CANTON, Ohio — The event was a reunion for people who were never supposed to meet, commemorating an act of charity that succeeded because it happened in secret.It is always those who escape poverty who give back, not those of inherited wealth. Read the rest of the piece HERE.
Helen Palm sat in her wheelchair on the stage of the Palace Theater and read her plea for help, the one she wrote in the depths of the Great Depression to an anonymous stranger who called himself B. Virdot.
“I am writing this because I need clothing,” Ms. Palm, 90, read aloud on Friday evening. “And sometimes we run out of food.”
Ms. Palm was one of hundreds who responded to an advertisement that appeared Dec. 17, 1933, in The Canton Repository newspaper. A donor using the pseudonym B. Virdot offered modest cash gifts to families in need. His only request: Letters from the struggling people describing their financial troubles and how they hoped to spend the money. The donor promised to keep letter writers’ identities secret “until the very end.”
That end came last week at the city’s famed 84-year-old Palace Theater, at a reunion for families of B. Virdot’s recipients. About 400 people attended. For the older people, it was a chance to remember the hard times. For relatives of the letter writers, it was a time to hear how the small gifts, in the bleakest winter of the Depression, meant more than money. They buoyed the spirits of an entire city that was beginning to lose hope.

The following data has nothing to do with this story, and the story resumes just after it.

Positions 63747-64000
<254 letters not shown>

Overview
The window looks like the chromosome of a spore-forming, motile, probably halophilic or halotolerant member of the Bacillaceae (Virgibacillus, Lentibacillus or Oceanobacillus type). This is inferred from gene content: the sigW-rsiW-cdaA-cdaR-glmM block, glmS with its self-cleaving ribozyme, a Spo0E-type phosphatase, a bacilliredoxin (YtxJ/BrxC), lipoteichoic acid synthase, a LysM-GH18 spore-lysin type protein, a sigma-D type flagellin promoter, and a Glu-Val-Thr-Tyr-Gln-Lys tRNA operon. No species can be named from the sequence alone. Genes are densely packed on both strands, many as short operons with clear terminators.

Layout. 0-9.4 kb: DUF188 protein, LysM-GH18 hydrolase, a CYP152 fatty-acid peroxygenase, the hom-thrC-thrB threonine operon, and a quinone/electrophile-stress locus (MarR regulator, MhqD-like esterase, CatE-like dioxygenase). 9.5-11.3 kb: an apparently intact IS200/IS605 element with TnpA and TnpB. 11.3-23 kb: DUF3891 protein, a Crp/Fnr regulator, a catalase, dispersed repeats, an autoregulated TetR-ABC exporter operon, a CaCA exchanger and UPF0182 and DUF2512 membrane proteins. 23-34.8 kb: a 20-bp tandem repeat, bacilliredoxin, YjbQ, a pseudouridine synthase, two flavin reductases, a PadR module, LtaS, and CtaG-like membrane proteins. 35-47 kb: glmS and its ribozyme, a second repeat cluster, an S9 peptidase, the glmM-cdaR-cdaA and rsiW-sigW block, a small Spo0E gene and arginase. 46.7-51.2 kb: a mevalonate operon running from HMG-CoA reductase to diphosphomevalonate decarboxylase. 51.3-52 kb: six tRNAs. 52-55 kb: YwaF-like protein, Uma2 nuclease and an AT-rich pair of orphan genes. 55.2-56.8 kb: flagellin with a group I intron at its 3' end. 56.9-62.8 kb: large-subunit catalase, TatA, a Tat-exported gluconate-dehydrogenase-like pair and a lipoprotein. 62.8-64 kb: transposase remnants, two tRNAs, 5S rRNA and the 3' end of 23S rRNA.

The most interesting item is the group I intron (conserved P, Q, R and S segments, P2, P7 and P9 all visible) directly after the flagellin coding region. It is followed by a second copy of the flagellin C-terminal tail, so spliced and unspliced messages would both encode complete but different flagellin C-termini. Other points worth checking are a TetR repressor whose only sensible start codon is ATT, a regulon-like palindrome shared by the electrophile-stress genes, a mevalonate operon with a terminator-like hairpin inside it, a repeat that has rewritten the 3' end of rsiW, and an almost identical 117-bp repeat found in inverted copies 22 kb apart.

Of the 150 people in Canton who received checks, most for as little as $5, from B. Virdot, Ms. Palm is the only one still alive, and the only one to learn the anonymous donor’s true identity. “I thought about B. Virdot a lot” in the years after 1933, Ms. Palm said. “I was really surprised when I learned his real name.”
His secret lasted 75 years. Then, in 2008, a Canton native named Ted Gup received a suitcase stuffed with his late grandfather’s papers, including letters addressed to one B. Virdot.
Mr. Gup, an investigative journalist formerly with The Washington Post, discovered that B. Virdot was his grandfather, Samuel J. Stone, who escaped poverty and persecution as a Jew in Romania to build a successful chain of clothing stores in the United States. He created the name B. Virdot by combining the names of his daughters, Barbara, Dorothy and Mr. Gup’s mother, Virginia.
The story did my heart good on this cold, dark evening.
And so it goes.